At the time of the massacres of Sétif and Guelma, Camus’s absurd had given way to his theory of revolt: a spontaneous, sincere reaction to oppression that came into being during the German occupation and led to his late entry in the French resistance. Yet revolt was not the revolution he specified, and it was not to be applied to the colonial setting. As he would write later in The Rebel, revolt was to remain the exclusive purview of Europeans.
An illustration of the differences between Sartre and Camus regarding colonial violence was their respective positions on France’s war with Indochina (1946-54). Sartre was one of the only public voices – alongside surrealist Andre Breton – to immediately condemn France and liken its action to that of the German occupier, much to the outrage of members of the French literary establishment such as novelist François Mauriac.
When France was finally and resoundingly defeated in May of 1954, Camus compared it to the defeat of June 1940 – in his way of seeing things, the Indochinese were like the Germans: an invading force.
Freedom from colonialism is not merely political freedom but a liberation of the mind.
On the opposite side of the political spectrum, as the anticolonial fervor took over the world, Sartre and Frantz Fanon engaged in a long and substantive dialogue, and each was profoundly influenced by the other. Sartre’s preface to Fanon’s Wretched of the Earth was a complete and resounding endorsement of Fanon’s variation on Hegel’s Master-Slave dialectic. (“Herrschaft und Knechtschaft”, from Hegel's Phenomelology of Spirit (1807), more accurately translated as “Lordship and Vassalage”. In Hegel, the slave submits but knows the truth of the world, while the master is a drone, simply supported by the slave’s work.)
Fanon’s development of the Master-Slave dialectic in The Wretched of the Earth is about striking fear in the heart of the master, or killing the master. “There is no question for [the colonized] of competing with the colonist. They want to take his place.” Fanon further states: colonialism “(…) is naked violence and only gives in when confronted with greater violence.” (Fanon 2004: 23). The violence also has therapeutic value, namely, it allows the colonized to overcome neuroses and thus produces mental and intellectual rehabilitation. Freedom from colonialism is not merely political freedom but a liberation of the mind. For Fanon, then, violence is redemptive in the sense that the recognition of the former slave as human grows out of the master’s fear of the threat of violence. Notice that this is not a call to mindless slaughter but a more complicated Hegelian drama of recognition, the former slave purchases this recognition by armed resistance.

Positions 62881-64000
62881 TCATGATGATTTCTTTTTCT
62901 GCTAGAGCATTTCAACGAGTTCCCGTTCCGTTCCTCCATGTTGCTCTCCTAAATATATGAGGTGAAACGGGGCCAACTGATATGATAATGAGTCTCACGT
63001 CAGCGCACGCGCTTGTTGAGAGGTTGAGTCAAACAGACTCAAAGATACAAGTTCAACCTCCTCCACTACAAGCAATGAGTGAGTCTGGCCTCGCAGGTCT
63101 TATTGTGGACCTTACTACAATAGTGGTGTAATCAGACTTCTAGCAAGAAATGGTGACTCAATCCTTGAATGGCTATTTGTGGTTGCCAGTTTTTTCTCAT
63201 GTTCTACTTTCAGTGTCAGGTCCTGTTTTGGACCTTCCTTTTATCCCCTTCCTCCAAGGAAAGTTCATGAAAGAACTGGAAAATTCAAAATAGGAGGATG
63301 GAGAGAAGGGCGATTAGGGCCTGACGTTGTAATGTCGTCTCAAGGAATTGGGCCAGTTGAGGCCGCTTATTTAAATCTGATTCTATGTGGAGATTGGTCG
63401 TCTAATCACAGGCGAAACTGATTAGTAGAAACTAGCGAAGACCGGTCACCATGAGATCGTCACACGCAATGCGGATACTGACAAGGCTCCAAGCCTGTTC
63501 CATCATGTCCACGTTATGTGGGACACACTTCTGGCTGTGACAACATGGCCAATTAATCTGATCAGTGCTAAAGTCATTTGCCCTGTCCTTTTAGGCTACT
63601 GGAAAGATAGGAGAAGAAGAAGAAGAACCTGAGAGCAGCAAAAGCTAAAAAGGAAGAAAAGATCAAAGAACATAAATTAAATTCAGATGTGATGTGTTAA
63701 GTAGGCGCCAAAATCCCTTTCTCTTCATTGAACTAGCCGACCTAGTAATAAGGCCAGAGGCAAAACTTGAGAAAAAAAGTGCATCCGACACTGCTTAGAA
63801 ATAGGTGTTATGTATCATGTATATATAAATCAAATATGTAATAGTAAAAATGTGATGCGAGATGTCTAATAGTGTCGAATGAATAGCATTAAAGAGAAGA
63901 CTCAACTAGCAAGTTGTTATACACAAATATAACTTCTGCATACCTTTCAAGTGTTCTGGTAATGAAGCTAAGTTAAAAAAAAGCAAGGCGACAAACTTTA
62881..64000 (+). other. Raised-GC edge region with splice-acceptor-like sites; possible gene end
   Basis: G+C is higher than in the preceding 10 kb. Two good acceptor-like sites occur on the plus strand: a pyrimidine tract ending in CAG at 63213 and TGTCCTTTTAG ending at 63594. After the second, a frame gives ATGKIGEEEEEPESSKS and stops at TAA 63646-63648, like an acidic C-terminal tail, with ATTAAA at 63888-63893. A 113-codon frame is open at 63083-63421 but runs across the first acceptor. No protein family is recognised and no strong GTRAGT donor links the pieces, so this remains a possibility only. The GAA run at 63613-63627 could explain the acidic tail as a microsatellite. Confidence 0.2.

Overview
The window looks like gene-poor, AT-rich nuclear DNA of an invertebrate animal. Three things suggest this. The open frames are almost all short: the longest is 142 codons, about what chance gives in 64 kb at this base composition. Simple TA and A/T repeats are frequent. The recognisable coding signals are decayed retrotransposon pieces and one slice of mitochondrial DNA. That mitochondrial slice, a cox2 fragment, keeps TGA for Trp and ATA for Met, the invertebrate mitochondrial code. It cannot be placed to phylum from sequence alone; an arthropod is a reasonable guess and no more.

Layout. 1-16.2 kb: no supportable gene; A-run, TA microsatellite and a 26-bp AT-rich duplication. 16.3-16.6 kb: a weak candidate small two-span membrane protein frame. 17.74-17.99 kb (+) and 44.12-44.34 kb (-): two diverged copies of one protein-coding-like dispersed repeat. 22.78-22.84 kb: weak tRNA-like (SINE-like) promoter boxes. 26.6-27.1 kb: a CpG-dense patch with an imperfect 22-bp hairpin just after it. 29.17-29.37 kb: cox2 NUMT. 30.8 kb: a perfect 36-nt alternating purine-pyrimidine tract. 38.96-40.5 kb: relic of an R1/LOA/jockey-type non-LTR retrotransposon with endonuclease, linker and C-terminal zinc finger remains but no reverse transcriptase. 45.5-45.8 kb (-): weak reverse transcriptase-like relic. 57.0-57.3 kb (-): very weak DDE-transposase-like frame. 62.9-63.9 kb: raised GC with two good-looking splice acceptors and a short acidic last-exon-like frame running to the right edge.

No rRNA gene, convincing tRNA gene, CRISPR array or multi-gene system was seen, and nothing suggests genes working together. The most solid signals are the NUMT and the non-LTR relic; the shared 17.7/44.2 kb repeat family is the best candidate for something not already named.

Fanon’s dialectic was synthesized in Sartre’s preface to The Wretched of the Earth in which he unequivocally condemned colonialism and supported armed resistance against settlers and colonial powers. Sartre was and continues to be violently attacked for this position. The controversy of this quote hinges on the crucial distinction between force and violence. As we saw, force is the one that the state has a right to use, and violence, which is by definition illegal, is left to the underclasses, the colonized. As Max Weber famously stated, the state has the monopoly on violence, it is thus legalized, legitimized, it is force. In the 1960s, the wars of liberation began to reveal the violence at the heart of the state and question its legitimacy. This sheds a new light on the ongoing attacks on Sartre. Such attacks are but an emanation from the state, via its organic intellectuals, to reclaim its legitimacy and its monopoly on violence. Together, The Wretched of the Earth and Sartre’s preface, and Sartre’s Critique of Dialectical Reason have transformed the Hegelian struggle for recognition by including armed struggle, even though much of the left has overlooked this development and focused purely on recognition. This is what Herbert Marcuse called repressive tolerance: the idea that recognition is granted by an elite, by institutions, while for Fanon and Sartre recognition comes out of the actions of the disenfranchised. (This concept of repressive tolerance sheds light on William Clinton’s attack on Black Panther founder Stokely Carmichael during the funeral services of Representative John Lewis.)
Contrast Camus’ position: he wrote a series of articles in the immediate aftermath of World War II styled “Neither Victims Nor Executioners” where he famously equated the violence of the colonizer and the counter-violence of the colonized. This effectively favoured the status quo, as Sartre would pointedly note in a conference some 20 years later.